Year of Publication

2020

Degree Name

Doctor of Philosophy (PhD)

Document Type

Doctoral Dissertation

College

Agriculture, Food and Environment

Department

Animal and Food Sciences

First Advisor

Dr. Anthony Pescatore

Abstract

The commercial production of pasture and free-range eggs in the United States is expanding rapidly. According to the United States Department of Agriculture Agricultural Management Assistance, in May of 2019 there were 2.6M pasture hens and 4.5M free-range hens representing 1.9% of the nation’s laying flock. There is little industry and/or academic experience with this style of production in the United States. Programs such as the European Layer Training Initiative (ELTI), which emerged in 2019, have tried to fill this void but participation from the US was low. The principal sources for guidance of commercial free-range egg production in the United States are Non-Government Organizations (NGOs) such as the American Humane, Humane Farm Animal Care, Global Animal Partnership, a limited number of dedicated academic faculty, industry associations such as United Egg Producers, and/or trial and error of individual egg companies and farms.

To provide a baseline from which humane poultry husbandry can be planned and put into action, three experiments were developed and executed with goals of examining the performance of the poultry and the production economics of an integrated approach to free-range egg production. Within these three experiments interactions among genotype, environment and management, in a commercial setting were evaluated.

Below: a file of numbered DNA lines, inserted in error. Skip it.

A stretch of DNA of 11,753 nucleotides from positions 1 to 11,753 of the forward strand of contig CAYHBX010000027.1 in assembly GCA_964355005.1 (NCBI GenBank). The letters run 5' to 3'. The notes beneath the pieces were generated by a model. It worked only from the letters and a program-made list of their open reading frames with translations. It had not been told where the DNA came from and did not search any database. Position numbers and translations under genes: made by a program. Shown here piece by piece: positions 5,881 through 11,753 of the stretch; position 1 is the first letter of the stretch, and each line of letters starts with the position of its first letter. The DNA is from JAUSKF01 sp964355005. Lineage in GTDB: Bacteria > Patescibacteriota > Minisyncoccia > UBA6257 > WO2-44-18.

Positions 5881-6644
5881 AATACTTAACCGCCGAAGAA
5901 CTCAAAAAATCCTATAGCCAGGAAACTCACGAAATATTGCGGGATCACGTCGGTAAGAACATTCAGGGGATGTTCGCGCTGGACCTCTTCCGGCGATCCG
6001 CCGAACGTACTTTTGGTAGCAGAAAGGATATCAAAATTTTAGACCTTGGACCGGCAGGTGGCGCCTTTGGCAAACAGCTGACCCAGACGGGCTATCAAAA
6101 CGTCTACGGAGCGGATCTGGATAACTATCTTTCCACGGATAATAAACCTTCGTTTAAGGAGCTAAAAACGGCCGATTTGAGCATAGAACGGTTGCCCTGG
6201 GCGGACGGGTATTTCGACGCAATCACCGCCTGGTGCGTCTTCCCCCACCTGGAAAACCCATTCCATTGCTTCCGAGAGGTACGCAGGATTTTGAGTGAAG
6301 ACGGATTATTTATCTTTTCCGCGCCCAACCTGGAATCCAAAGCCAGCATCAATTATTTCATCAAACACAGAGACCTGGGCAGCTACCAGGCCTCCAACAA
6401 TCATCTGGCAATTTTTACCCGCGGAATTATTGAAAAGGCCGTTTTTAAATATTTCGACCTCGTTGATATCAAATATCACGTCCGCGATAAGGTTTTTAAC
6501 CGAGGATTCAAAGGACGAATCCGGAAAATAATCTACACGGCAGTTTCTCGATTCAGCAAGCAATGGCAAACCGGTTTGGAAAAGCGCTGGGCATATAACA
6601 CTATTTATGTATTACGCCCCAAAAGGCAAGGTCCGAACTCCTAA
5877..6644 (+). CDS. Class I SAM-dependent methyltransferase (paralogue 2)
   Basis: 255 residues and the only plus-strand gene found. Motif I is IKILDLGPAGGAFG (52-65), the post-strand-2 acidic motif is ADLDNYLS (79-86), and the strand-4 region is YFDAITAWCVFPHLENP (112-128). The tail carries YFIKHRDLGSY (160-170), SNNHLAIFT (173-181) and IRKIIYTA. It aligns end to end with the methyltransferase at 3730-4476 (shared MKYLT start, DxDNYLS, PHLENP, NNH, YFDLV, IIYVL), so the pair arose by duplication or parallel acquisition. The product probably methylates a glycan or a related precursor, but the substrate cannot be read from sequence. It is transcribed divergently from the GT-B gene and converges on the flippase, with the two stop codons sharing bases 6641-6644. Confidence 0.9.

The first experiment assessed whether movements of free-range laying hens were influenced by changing the locations of movable habitat enrichments, such as shade coverings, the research demonstrated moving shade in a range affected laying hen movement and location within the range. This ability to move laying hens around a range is critical to avoid overgrazing and denuding of areas within the range and giving areas of the range a chance to rest and rejuvenate. The second experiment assessed the correlation between stockman personality assessment and flock performance. Research identified a correlation between personality attributes of a stockman and flock productivity and developed a regression using production and personality parameters that yielded an 81.85% predictability of expected results. Key personality traits were emotional control and the relationship between detail orientation and assertiveness. This information is important to better identify ideal stockpeople that will optimize flock productivity. The third experiment assessed the effect of blue light compared to white light on the tonic immobility of 16-wk old female pullets during nighttime move-outs (depopulation) and transfers from a commercial pullet barn to a commercial layer barn. Tonic immobility (TI) did not differ between light treatments. Reducing TI scores at the pullet move concurrently will reduce other stress related challenges to the pullet during the move.

The research clarified aspects about humane poultry husbandry that will advance the industry and contribute to the ability of the U.S. free range egg producers to compete in a national marketplace in development, training, and application of the humane commercial production of eggs.

Digital Object Identifier (DOI)

https://doi.org/10.13023/etd.2020.145

Funding Information

All funding was provided by Egg Innovations, a privately-owned company, from 2016-2020.

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